$1000 x 100 x 0.04 = $ 4000 or $40 per SQL.

To get ROI, substitute these values in the ROI calculations.

 

The ROI of Video Marketing: Good videos generate higher returns than textual content. A simple calculation to find out the ROI of video marketing is to divide the revenue generated by your video campaign by total video production costs.

For instance, if you convert 20 paying customers worth $50 each, and the video production cost is $200, ROI would be ($1000 - $200) / $200 = 4.

This metric can also help compare the effectiveness of different video campaigns. If one video generates higher ROI than others, you can direct traffic to the higher-performing video, thereby, increasing chances of conversion.

 

An advanced way of analyzing video performance uses lifetime value (LTV) and requires certain data points to calculate churn rate and average revenue per user. Using this analysis, a business can better allocate marketing spends for future campaigns.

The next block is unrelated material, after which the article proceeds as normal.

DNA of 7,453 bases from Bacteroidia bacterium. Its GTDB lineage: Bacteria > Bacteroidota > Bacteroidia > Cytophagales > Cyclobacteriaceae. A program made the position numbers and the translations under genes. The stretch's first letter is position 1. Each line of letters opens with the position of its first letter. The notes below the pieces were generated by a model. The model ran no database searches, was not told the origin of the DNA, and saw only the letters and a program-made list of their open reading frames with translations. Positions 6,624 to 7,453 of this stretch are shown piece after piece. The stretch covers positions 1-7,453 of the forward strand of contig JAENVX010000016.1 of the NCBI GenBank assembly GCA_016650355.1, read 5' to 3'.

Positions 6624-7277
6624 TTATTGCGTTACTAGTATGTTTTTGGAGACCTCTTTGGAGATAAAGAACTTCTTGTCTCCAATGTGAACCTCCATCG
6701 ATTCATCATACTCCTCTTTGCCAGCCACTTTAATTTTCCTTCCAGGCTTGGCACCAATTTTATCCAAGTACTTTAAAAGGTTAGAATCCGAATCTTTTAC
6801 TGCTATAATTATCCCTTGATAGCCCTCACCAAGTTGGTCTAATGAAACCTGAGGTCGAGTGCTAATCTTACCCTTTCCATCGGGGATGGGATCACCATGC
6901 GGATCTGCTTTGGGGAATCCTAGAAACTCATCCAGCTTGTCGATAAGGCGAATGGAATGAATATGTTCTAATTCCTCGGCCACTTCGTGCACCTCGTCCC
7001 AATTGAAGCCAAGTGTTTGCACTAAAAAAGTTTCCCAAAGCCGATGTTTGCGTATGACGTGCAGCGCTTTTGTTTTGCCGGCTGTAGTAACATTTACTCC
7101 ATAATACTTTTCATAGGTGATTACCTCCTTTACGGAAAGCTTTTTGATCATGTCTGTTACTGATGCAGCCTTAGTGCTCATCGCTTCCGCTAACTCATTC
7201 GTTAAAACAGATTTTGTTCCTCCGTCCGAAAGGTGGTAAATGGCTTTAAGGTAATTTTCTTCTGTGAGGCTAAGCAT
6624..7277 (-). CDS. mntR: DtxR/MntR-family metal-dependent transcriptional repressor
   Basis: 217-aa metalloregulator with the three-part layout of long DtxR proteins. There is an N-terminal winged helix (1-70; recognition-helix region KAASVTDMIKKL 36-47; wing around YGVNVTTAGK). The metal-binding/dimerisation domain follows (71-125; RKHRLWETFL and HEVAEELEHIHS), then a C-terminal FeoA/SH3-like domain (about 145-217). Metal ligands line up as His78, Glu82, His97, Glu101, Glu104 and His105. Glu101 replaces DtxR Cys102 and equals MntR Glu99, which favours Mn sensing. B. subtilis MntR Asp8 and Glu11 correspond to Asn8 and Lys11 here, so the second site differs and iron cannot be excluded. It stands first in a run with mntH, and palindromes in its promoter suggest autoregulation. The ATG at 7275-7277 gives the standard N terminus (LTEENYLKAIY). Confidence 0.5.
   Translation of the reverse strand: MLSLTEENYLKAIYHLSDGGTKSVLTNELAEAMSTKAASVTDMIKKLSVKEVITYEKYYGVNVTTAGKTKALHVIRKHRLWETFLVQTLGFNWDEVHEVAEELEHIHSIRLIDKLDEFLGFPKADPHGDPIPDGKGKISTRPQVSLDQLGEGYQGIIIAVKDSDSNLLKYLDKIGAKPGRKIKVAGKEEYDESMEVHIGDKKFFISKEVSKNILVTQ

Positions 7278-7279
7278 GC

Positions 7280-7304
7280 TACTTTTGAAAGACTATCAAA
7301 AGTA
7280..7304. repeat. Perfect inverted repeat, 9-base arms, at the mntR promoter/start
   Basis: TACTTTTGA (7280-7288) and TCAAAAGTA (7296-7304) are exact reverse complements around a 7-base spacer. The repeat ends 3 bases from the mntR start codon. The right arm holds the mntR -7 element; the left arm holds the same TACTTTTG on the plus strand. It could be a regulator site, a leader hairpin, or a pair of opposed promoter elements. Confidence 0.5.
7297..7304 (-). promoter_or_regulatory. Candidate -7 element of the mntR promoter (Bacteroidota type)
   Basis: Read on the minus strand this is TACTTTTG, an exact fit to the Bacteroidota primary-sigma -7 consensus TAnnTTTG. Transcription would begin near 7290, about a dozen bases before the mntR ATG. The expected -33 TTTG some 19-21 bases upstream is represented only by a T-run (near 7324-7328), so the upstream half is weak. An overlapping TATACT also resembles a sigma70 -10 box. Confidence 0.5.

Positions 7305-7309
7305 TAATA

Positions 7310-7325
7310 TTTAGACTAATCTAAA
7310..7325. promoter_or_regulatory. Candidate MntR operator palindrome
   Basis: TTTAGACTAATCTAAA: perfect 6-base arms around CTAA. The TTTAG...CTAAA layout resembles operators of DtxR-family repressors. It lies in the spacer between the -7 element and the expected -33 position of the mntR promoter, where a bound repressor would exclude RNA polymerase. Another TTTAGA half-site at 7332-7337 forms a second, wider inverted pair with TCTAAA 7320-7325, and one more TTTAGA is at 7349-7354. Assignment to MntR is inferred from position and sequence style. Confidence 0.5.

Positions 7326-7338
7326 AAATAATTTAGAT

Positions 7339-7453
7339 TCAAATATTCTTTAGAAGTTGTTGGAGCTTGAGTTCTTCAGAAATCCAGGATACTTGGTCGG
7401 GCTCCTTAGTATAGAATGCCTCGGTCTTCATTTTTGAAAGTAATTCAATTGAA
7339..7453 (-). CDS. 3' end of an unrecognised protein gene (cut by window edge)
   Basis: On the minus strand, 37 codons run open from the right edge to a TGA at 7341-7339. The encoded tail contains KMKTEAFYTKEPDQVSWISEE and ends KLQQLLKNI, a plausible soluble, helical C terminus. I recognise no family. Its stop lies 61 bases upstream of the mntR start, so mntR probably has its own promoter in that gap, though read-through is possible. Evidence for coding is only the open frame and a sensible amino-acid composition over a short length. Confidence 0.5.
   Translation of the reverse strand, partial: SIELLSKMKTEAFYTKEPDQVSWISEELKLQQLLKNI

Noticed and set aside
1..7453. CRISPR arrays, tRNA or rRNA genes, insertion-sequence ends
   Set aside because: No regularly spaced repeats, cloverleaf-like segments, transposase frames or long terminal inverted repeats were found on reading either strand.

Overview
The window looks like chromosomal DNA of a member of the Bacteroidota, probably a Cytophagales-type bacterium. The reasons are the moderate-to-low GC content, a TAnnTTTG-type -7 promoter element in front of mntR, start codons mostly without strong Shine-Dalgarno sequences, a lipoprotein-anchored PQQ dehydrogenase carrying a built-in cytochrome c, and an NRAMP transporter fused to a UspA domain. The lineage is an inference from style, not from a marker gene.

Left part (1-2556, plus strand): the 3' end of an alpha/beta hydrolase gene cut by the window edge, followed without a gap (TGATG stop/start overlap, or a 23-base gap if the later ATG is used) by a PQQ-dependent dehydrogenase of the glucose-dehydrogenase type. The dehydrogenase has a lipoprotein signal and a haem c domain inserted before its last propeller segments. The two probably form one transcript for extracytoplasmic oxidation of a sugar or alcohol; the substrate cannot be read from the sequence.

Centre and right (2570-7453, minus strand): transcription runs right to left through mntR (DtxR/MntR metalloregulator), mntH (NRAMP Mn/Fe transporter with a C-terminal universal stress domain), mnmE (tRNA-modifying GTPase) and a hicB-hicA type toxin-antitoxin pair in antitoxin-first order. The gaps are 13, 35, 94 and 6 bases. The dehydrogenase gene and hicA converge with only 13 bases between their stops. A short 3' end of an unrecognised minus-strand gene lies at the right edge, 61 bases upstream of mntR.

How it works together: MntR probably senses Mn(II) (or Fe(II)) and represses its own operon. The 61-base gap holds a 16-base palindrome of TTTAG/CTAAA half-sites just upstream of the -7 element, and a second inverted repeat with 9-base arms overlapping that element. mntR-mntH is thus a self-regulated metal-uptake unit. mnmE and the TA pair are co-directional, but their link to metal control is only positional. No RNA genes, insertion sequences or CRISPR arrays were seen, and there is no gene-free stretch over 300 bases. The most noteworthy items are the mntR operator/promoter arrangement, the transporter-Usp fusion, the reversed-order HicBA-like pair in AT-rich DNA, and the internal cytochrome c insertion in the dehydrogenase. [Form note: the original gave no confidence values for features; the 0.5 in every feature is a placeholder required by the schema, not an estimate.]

To calculate LTV for a video campaign, average revenue per visitor (ARPV) is divided by customer churn rate i.e. the percentage of customers who leave you each year. In short, LTV = ARPV / Churn Rate.

If your ARPV is $50, and your churn rate is 2.5%, then LTV = $50/0.025 = $2000.

 

To calculate the ROI, subtract the cost of acquisition from LTV and divide it by the cost of acquisition. Using the cost of $200 from earlier, the ROI based on LTV would be:

($2000 - $200) / $200 = 9.

 

ROI Calculator: The ROI calculator makes ROI calculations much simpler and faster. Using values of revenue and cost for each campaign or aggregate values for several campaigns, the calculator provides ROI much easily.

To conclude, return on investment (ROI) is what a company’s top executives actually care about when looking at marketing campaigns and associated metrics. A business should consider this as the most important metric for marketing analysis and make it an essential parameter to invest more in marketing tools and technologies that convert more of your leads into customers.